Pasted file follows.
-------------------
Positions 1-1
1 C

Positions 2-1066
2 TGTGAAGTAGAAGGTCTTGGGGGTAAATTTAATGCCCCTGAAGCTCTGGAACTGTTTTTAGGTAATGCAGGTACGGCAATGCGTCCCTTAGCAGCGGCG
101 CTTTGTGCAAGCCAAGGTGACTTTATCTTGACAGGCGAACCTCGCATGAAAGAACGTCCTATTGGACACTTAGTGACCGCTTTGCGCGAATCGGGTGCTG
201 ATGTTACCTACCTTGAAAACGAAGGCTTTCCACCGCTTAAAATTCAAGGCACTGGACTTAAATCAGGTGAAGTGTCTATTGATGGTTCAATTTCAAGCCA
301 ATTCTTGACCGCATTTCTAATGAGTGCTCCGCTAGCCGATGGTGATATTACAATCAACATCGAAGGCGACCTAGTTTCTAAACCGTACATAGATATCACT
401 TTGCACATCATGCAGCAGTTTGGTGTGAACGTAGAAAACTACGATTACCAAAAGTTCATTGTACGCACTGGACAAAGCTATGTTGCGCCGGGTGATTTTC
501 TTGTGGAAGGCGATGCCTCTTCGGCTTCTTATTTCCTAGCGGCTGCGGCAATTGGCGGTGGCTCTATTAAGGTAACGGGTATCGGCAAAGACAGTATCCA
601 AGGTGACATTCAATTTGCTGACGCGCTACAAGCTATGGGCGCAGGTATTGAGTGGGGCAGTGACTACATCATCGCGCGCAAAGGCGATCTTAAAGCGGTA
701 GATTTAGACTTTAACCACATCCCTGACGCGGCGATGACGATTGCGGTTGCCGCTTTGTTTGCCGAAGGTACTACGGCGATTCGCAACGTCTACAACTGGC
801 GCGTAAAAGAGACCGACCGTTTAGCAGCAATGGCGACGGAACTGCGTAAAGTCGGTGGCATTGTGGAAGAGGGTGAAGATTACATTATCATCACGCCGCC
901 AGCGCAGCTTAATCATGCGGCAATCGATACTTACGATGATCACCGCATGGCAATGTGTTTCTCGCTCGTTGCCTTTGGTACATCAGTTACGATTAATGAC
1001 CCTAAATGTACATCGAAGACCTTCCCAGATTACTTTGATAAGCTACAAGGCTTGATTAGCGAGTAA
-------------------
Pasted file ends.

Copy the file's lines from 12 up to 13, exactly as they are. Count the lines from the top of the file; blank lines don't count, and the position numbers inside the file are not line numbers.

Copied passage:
801 GCGTAAAAGAGACCGACCGTTTAGCAGCAATGGCGACGGAACTGCGTAAAGTCGGTGGCATTGTGGAAGAGGGTGAAGATTACATTATCATCACGCCGCC
901 AGCGCAGCTTAATCATGCGGCAATCGATACTTACGATGATCACCGCATGGCAATGTGTTTCTCGCTCGTTGCCTTTGGTACATCAGTTACGATTAATGAC